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 You are in:  Special Report: 1998: 05/98: Arms to Africa row
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Tuesday, 12 May, 1998, 14:15 GMT 15:15 UK
Cook's troubled year
By BBC News Online's Nick Assinder

When Robin Cook strode into the Foreign Office just 12 months ago, the world appeared to be his for the taking.

He came to the job armed with the reputation as one of Tony Blair's most able front-benchers and plans for a groundbreaking "ethical" foreign policy in his back pocket.

Robin Cook addressing the House of Commons
A prolific speaker in Parliament
Mr Cook was representing a government with a massive Commons majority, and all the power and influence that implies. He was clearly planning a new era for Britain on the diplomatic stage.

In fact, it was his harrying of the last Tory government over, among other things, the arms-to-Iraq affair that helped propel Mr Blair into Downing Street.

But now, as the Labour government celebrates its first anniversary, Mr Cook's future is looking far from rosy and he is the one being harried by his Tory shadow, Michael Howard.

It all started to go wrong for Mr Cook last summer when he travelled to India and Pakistan with the Queen to help mark the 50th anniversary of the end of British rule.

In off-the-record comments, the foreign secretary suggested Britain was willing to help mediate in any Indo-Pakistani negotiations over Kashmir.

The remarks sparked outrage in Delhi and saw Mr Cook accused of meddling in the internal affairs of a foreign country.

The prime minister and even the Queen were dragged into the affair. What should have been an easy-going tour turned into a public relations disaster.

Princess Diana inspecting landmines
Diana: A worldwide ban on mines
Shortly afterwards, Mr Cook was in hot water again - this time being accused of keeping Princess Diana waiting for a meeting about her campaign against landmines.

This was swiftly followed by the first major challenge to his ethical foreign policy when he sanctioned the sale of 16 Hawk jet fighters to Indonesia.

Campaigners claim the aircraft are regularly used against the people of East Timor. They were furious when Labour refused to stop the sale. But Mr Cook insisted he did not have the power to revoke contracts that had already been made.

But probably the greatest embarrassment came when he was forced to admit to an affair with his secretary Gaynor Regan just hours before a Sunday newspaper was about to reveal details of the affair.

Portrait of Margaret Cook
Margaret Cook
He confessed to his wife, Margaret, and said he wanted a divorce after a phone call from Downing Street.

To make matters worse, it later emerged that he had sacked his diary secretary Anne Bullen - whom he described as "impossible to work with" - and briefly considered giving the job to his lover before their affair was public.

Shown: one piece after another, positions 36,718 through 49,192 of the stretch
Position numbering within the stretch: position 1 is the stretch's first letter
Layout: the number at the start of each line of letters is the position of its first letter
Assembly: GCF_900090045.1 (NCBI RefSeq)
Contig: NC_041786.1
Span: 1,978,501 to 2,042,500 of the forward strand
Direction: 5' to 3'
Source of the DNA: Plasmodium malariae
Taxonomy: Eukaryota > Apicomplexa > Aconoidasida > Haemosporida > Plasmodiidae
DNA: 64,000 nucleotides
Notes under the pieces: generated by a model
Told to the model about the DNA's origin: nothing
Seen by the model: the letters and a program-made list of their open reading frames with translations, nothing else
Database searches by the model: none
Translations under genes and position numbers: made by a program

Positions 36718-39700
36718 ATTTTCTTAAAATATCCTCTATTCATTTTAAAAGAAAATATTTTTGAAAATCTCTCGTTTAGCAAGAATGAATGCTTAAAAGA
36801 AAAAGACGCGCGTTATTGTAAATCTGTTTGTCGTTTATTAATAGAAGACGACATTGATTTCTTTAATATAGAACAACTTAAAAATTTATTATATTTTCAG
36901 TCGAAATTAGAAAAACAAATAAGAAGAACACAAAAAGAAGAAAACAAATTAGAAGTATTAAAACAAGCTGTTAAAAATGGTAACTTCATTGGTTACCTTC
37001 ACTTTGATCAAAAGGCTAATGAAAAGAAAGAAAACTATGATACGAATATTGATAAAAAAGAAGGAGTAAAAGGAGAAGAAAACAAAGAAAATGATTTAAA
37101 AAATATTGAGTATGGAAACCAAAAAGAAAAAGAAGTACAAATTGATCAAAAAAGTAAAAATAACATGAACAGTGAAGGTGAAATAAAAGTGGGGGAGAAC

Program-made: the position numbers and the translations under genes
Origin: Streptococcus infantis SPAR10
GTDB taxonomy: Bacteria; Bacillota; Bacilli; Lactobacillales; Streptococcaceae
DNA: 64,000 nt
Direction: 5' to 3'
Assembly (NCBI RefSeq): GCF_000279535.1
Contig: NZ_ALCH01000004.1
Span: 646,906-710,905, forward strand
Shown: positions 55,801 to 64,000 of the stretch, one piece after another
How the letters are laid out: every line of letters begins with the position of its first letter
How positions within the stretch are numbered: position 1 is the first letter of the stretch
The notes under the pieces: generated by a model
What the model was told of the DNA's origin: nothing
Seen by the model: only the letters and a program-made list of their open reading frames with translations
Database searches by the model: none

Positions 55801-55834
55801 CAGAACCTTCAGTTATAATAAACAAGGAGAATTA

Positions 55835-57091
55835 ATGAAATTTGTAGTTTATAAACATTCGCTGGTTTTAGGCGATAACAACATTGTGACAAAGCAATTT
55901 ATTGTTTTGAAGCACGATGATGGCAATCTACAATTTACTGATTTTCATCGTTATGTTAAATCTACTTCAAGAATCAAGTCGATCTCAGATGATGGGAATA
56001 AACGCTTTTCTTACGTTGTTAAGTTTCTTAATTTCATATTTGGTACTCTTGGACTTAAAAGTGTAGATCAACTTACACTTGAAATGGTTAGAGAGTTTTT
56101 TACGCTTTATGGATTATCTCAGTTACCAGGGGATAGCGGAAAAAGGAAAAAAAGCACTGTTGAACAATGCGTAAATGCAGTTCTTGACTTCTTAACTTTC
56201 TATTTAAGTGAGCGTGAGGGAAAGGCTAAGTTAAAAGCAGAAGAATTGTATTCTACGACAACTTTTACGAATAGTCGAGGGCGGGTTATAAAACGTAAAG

Robin Cook and Gaynor together
Gaynor: Cook's newly wedded wife
He eventually married his mistress in a secret ceremony in April. His wife has given a series of critical interviews which have further embarrassed both Mr Cook and Downing Street.

Finally, before the latest row, the foreign secretary was caught in the centre of a diplomatic incident after he visited a Jewish settlement on the highly sensitive West Bank during a visit to Israel.

The furore saw him mobbed by angry protestors and snubbed by the Israeli government which cancelled an official dinner with him.

Former Tory foreign secretary Malcolm Rifkind suggested at the time that Mr Cook did not have the right personality to handle a sensitive diplomatic brief.

Now there's Sierra Leone and Mr Cook has been forced to offer his resignation if any blame is attached to him for the affair.

The prime minister has always stood by him and, brushing aside the latest row as "hoo-ha", once again praised him for doing a brilliant job.

Amid the turmoil are dark suggestions that there may be a conspiracy amongst some FCO officials to "get Cook." Friends previously suggested it was someone inside the FCO that had leaked details of his affair, partly because they were fed up with his haughty style and near-flouting of his mistress.

Now it is suggested the same conspirators are at work behind the Sierra Leone row and are looking for a ministerial head - preferably his.

While he is blaming officials for not informing him or his ministers about the affair, they are claiming it is inconceivable they would follow such a policy without referring it upwards.

The conspiracy theories may be a little difficult to take at face value, but one thing is certain, Robin Cook is now on the back foot.

Critics claim that, even if he was unaware of the plans to help the coup in Sierra Leone, that only proves he is either lax in reading his official briefs or, worse, not in control of his own department.

Either way, the foreign secretary has been left in a dramatically weakened position and his image of infallibility has been permanently tarnished.

Links to more Arms to Africa row stories are at the foot of the page.

Links to more Arms to Africa row stories